• 4 XP - ROAR - +10 PRE only for making a PRE attack and you have to roar (incantation) - his character is a bi-pedal lion person

And in another case:

  • 2 XP +2 STR this will increase your damage w/ the sword by one more damage class.  Right now your sword damage is 1.5 d6 (no martial arts or spell boosting) and it would become 2d6.
  • 3 XP to convert your +1 with Hand to Hand combat to a Overall Combat skill.  This won't change your skill ability in hand to hand combat but it will improve your skill with the crossbow
  • 4 XP to increase the +1 with Intelligence skills to a +2

And even my experienced players always ask ahead of time before spending XP.

 

Ok, it isn't like I am just saying - 'Hey, you don't want to play my way, you only get half the points.'

This is just in respect to 'new players' that are just starting and in all likelihood have never read through the rules.

 

More of what is above - especially with new players.

They don't know what cost there are, how they can spend them, etc.

If they don't already have a contact or favor on their sheet (that I probably wrote for their first adventures) - they probably have no idea it even exists.

So I take what the player says they think the character learned/accomplished - and try to translate it into how that would actually come out in the game on the sheet.

This gets to be a really big deal when a player is (like my youngest daughter in our current game) 11 y/o and it will be years before she gets down the rules.  If she wants her heroine (Alley Cat) to be able to do something - she will come to me and discuss it.  I will draw up the options and list them out as she gains XP - and she can pick what she feels is closest to what she is hoping for.  Of course, there are often times when the response is - 'that is going to take a loooongggg time and a lot of points.  Is that what you are really wanting to work for...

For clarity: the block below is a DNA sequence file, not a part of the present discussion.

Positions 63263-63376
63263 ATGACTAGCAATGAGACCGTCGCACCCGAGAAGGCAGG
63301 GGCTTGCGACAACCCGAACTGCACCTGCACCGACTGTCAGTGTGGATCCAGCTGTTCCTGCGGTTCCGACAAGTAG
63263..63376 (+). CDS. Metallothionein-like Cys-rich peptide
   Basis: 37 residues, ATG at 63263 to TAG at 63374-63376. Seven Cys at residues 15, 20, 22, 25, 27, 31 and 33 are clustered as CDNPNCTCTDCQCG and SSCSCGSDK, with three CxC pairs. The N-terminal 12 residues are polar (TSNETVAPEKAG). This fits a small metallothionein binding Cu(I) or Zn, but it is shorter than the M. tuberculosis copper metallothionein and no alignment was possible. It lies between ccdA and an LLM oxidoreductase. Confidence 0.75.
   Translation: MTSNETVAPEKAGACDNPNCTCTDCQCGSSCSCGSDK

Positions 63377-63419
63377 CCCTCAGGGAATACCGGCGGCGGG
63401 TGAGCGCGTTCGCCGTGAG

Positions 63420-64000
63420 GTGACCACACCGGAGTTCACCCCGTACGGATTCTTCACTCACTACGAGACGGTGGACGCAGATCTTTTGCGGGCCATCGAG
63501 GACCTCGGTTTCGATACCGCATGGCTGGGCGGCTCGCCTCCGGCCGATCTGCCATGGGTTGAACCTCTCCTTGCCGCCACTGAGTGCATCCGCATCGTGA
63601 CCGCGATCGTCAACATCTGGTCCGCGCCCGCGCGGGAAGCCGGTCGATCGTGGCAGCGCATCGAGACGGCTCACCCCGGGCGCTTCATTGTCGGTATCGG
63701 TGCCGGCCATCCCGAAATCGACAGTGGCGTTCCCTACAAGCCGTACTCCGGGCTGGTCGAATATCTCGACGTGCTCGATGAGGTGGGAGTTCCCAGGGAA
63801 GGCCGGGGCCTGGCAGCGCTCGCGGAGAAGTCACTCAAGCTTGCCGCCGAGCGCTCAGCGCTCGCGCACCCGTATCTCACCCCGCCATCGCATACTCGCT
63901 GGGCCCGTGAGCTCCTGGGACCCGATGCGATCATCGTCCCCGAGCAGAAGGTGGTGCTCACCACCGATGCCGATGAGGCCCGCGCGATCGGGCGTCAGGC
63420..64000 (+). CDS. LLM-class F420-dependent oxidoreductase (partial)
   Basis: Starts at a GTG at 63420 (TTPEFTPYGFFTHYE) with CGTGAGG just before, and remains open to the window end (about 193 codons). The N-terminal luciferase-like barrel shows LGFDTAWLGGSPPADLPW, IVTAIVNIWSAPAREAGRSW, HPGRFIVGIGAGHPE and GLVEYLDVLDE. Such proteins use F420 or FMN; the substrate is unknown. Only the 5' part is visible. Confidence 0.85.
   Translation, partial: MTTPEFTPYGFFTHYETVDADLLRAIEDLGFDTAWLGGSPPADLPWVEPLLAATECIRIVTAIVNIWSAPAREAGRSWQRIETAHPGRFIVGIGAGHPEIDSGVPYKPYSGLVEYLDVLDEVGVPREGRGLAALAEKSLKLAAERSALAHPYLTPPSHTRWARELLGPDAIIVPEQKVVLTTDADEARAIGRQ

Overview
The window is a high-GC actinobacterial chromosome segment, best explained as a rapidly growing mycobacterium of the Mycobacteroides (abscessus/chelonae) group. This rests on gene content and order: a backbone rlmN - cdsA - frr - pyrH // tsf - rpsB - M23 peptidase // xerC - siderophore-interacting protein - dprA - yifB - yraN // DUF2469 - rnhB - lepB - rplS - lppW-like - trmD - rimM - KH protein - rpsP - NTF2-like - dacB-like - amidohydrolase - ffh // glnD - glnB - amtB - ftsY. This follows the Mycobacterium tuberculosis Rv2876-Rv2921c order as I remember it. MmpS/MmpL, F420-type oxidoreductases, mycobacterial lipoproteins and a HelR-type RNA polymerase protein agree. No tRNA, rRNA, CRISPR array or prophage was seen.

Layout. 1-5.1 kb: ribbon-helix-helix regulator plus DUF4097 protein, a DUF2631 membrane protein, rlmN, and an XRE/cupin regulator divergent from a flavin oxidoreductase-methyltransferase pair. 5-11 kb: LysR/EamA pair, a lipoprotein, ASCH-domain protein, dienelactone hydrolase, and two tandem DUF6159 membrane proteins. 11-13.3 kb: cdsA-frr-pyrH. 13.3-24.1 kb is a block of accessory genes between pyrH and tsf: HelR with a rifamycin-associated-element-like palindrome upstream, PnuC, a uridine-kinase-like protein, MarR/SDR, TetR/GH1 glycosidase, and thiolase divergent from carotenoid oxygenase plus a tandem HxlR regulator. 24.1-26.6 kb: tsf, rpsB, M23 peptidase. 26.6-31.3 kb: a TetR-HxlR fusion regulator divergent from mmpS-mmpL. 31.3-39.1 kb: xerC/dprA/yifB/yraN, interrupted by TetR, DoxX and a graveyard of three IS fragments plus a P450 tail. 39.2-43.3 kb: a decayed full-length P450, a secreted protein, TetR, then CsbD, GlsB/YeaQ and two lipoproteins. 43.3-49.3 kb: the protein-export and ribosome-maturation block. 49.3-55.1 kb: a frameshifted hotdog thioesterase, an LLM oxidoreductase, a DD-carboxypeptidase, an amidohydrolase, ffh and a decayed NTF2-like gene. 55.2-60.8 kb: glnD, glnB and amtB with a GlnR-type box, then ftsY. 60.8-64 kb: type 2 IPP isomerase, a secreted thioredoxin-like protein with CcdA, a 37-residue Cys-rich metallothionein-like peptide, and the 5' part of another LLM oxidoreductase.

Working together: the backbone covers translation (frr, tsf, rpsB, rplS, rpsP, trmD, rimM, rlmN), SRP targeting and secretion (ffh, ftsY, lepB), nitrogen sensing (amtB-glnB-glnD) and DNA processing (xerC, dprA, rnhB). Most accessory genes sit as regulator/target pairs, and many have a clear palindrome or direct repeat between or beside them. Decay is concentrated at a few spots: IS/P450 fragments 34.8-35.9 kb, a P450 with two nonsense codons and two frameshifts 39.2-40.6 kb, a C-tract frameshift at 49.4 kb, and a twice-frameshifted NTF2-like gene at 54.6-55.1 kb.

When the players get more experienced - I usually stop giving out the 'option' paper as they don't need it and the 'picks' (other than the straight point option) is usually one or two XP more than what they would normally get from the adventure - to try and get them to appreciate character development over min/max development.

Because (in my experience) most new players that have little understanding of the system and only have experience in games that reward becoming the most effective death machine ever - tend to try and figure out what makes that happen and spend every last point in that respect, never bothering to worry about the rest of the options and rules.

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I wonder what advice people here have on finding new players.  My old group I've been playing with since, oh, the late 80s, has shuffled off like paste-eating infants to another game system because its "easier" (I'm not bitter or anything) after playing Hero for decades, and I want new players.  

 

I have an idea for a Champions campaign I want to playtest and possibly write up as a Champions 101 series of adventures and sourcebook (ambitious, I know but I have no life).  But I need players and I only know of 2 reliable ones.

How I currently acquired my current group for Hero probably won't work for most.

All it takes is have a bunch of kids, then wait between 1 and 2 decades...

:whistle:

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1) I think part of CT's problem is that he's dealing with a group of players who want to play a fantasy campaign.

The very first Hero campaign I ever played in was Fantasy Hero (3ed). In fact, I played almost exclusively heroic-level Hero for more than a decade before I got into my first Champions campaign. I think Hero works really well for fantasy, but it depends on what type of fantasy game you want to play. If your players want to play a standard-issue D&D-style game, then yeah the D&D rules are probably better suited for that. But if you want to create your own original magic system(s), or you have a character concept that doesn't fit neatly into clearly-defined classes, or if you generally you want to play a different style of fantasy, then Hero allows you to do that far better than trying to force D&D into something it wasn't made for.*